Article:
Samsung serves up chef-designed home appliances

The Korean giant showed off its refrigerators, ovens, and more, and introduced its newest chef adviser, Daniel Boulud, at an event in New York.

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Samsung on Wednesday launched new appliances during an event in New York. Sarah Tew/CNET

NEW YORK -- Samsung on Wednesday showed off its chef-designed line of appliances as the company made its latest push to take over the US appliances market.

The appliances include dishwashers with new jets to direct the water flow to better clean dishes, refrigerators with improved temperature regulation and easier access to items on the shelf, and ovens that let people cook two different meals at two varying temperatures. In the case of the oven, Samsung announced an electric version earlier this year but expanded that Wednesday to include gas and induction models.

Tim Baxter, president of Samsung Electronics America, said the company's efforts have "enabled Samsung to be the fastest-growing appliances brand both here in the US and globally."

"Samsung is leading a global revolution in technology, design, and performance," Baxter said during an event in New York's Meatpacking neighborhood. "Samsung is always thinking about what's next."

Samsung initially announced its plans a year ago to work with world-famous chefs on creating new ovens, refrigerators, and other kitchen appliances. It then showed off those products in Januaryat the Consumer Electronics Show in Las Vegas.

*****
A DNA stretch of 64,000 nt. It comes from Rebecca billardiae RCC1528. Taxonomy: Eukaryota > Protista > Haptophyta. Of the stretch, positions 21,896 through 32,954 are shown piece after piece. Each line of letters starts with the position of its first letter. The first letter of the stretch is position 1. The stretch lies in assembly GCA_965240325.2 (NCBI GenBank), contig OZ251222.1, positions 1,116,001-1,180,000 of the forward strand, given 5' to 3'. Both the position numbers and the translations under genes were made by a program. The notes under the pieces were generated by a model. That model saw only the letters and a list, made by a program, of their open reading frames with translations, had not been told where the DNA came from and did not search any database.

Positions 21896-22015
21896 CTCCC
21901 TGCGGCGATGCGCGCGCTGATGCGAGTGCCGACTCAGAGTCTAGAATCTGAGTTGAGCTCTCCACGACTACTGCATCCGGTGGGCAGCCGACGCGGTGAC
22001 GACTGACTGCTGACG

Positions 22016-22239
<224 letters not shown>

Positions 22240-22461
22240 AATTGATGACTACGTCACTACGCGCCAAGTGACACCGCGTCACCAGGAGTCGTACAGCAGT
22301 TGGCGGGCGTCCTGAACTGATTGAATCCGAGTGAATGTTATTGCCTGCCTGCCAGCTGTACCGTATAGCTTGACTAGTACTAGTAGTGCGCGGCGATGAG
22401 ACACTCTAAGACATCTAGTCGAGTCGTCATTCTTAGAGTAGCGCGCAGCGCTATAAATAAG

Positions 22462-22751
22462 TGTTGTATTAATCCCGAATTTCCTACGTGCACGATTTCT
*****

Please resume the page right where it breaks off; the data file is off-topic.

Electronics companies have been making home appliances for years, but the area is becoming an even bigger focus for many. Everything from washing machines to refrigerators are becoming smarter, with many incorporating processors and other technology that allows them to interact with smartphones and other devices. For example, people now can use their phones to remotely start their dryers or turn off their air conditioners.

The home is viewed by many as the next big battlefront for tech companies. Apple earlier this month announced at its Worldwide Developers Conference in San Francisco that it has added functionality in its upcoming release of iOS 8, through the HomeKit software platform, to integrate control for door locking, light dimming, and other home automation gadgets and features to iOS devices. And Google in January revealed plans to buy Nest Labs, the maker of the Learning Thermostat and the Protect smoke and carbon monoxide detector, for $3.2 billion in cash.

Samsung, which hopes to become the world's biggest home appliances maker by 2015, has made a big push of its own into the Internet of Things. The company in January unveiled a new foundation for the smart home that would allow users to manage all of their appliance and devices through a single application. One of Samsung's appliances that brings together its various businesses is a refrigerator with an LCD screen on the side that connects with mobile devices to browse the Web and access apps. The company talked up the product on Wednesday.

A year ago, Samsung introduced a new partnership with Michelin-starred chefs, called the Club des Chefs, to design new kitchen appliances. The initial club members included Christopher Kostow of The Meadowood in Napa Valley, Calif.; Eric Trochon of Semilla in Paris; and Michel Troisgros of Maison Troisgros in Roanne, France. Other recent additions include Eric Frechon of the restaurant Épicure at the Hôtel Le Bristol in Paris and Davide Oldani, the owner and chef of the restaurant D.O. in Milan. Samsung also announced Tuesday that Daniel Boulud, of New York's Daniel and Bar Boulud, would join the Club de Chefs.

Corrected at 8:30 p.m. PT to fix the first name of Daniel Boulud in the dek, and 9 a.m. PT on June 12 to fix the name of Christopher Kostow's restaurant.

 

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